Yahoo reported that the town of Puerto Vuelo has lines of parents waiting outside the local hospitals to get treatment for their children struggling to breathe due to the smoke created by the Amazon wildfire. The smoke in the region congests the lungs of young children in the region and even burning their eyes. Airports in the region have even been shut down due to the fire.
In the NASA Worldview images above it is clear that there is a concentrated amount of smoke in the region as shown by the dark red regions highlighted on the map. The smoke is visible from space as shown by the grey smoke emanating from the Amazon in the NASA Worldview image above.
The World Air Map, reports that on September 1st the AQI in the region reached a Red(Unhealthy Level) as the AQI reached 112 ppb well within the 96-115 ppb range that the US uses to rate their Unhealthy AQI category. The region has also faced Very Unhealthy (116-374 ppb) levels many times within the last month.
This NOAA HMS image above shows that smoke from the Swan Lake Fire in Alaska is traveling in an interesting flow(Figure 1). The NASA Worldview image shows that the smoke is following the low-pressure curves as shown by the gaps in the clouds(Figure 2).
This pattern is also shown by the NRL/Monterey Aerosol image above(Figure 3). The concentrated dust surface concentration is caused by sand from the Sahara shown in the NASA Worldview image below, crossing over the Atlantic to the Tropical Atlantic Region(Figure 4). However, the sand is shown moving in a curved pattern due to Hurrican Dorian (circled in red below).
In the NRL/Monterey Aerosol image above there is a cluster of smoke over the Pacific Ocean(Figure 5). This is supported by the NASA Worldview image below where the smoke matches the area where there are no clouds located(Figure 6).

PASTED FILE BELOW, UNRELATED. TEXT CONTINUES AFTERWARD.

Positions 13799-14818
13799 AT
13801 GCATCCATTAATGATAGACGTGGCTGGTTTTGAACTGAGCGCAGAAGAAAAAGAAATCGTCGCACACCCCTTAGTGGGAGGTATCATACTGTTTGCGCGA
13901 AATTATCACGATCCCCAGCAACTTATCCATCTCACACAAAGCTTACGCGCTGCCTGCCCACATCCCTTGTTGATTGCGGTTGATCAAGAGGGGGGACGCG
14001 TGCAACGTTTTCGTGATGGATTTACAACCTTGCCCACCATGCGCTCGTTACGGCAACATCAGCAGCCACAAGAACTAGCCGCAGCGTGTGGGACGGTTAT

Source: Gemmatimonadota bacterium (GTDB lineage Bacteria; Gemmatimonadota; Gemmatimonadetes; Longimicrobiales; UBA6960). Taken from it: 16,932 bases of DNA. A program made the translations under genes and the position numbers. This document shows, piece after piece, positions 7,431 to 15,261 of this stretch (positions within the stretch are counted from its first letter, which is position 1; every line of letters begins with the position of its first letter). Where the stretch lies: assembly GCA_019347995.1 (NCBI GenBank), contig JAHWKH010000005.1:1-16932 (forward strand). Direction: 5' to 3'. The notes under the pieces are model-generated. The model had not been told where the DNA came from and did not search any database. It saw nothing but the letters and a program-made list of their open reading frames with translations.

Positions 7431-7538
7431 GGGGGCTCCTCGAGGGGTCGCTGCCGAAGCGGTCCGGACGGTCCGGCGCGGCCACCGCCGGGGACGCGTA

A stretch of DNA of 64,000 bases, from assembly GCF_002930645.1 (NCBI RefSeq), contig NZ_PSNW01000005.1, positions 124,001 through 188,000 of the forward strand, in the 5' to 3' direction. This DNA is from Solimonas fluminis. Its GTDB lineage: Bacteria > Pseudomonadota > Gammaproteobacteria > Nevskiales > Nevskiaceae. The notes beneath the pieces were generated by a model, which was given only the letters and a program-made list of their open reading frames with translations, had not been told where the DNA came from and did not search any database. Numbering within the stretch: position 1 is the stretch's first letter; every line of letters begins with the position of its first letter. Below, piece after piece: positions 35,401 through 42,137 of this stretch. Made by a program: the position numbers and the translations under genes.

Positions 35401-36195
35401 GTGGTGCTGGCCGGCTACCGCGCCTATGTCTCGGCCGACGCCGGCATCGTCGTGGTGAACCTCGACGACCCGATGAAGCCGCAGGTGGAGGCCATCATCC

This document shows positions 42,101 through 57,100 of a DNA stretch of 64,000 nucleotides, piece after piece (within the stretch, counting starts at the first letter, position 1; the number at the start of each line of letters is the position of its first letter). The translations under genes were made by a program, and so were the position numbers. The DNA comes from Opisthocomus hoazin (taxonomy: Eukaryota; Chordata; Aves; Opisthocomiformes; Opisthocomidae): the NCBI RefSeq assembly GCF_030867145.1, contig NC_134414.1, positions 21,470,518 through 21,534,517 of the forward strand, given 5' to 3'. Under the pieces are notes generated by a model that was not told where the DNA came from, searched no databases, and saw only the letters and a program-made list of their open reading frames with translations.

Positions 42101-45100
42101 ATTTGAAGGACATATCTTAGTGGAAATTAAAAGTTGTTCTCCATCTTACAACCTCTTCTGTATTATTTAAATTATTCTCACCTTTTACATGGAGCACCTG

The AirNow map shows there was Moderate (Yellow) and Unhealthy (Red) levels of ozone east of Fresno and Los Angeles, California on August 27th (Figure 1).
Crestline and Kernville air quality stations both indicate 8-hour ozone values corresponding to the air quality index (AQI) ranges. According to the National Ambient Air Quality Standards (NAAQS), the EPA begins warning at-risk groups at 55-70 ppb. Once ozone levels surpass 70 ppb, the AQI is reported to the public in that respective region by a range from “Good (Code Green)” all the way to “Hazardous (Code Purple).
Above, the graph from AirNow-Tech displays a light blue curve (Crestline) and a yellow curve (Kernville)(Figure 2). At the Crestline station, 8-hour ozone values exceed 70 ppb starting at 7:00 UTC with a magnitude of 74 ppb (“Moderate”) and returning below the breakpoints at 19:00 UTC with a magnitude of 66 ppb (“Moderate”). The maximum ozone is at 105 ppb relating to the “Unhealthy” or “Code Red” range of AQI.
At the Kernville station, 8-hour ozone values exceed starting at 9:00 UTC and falling under 70 ppb at 18:00 UTC. The maximum ozone measurement is 103, which also corresponds to the “Unhealthy” or “Code Red” range of AQI.
Below, the table shows the exact values of ozone at each hour of the day at the air quality monitor stations(Figure 3).
NOAA’s HMS (Figure 4 and 5) shows heavy smoke in correspondence to the Swan Lake Fire in the Kenai National Wildlife Refuge Wilderness on August 27th. Five miles away from Sterling, Alaska, the incident spreads over 160,000 acres with only 28% of that perimeter contained. INCIWEB reports that the fire was started due to a lightning strike on June 5th, wildfires have endured to the month of August and do not intend to cease until temperatures drop and relative humidity rises. The estimated date of containment is said to be Sunday, September 15th, 2019.
The HMS and FIRMS Google Earth Picture above from August 26th shows fires taking place in Tabasco Mexico are releasing smoke that is traveling upward towards Mexico(Figure 1).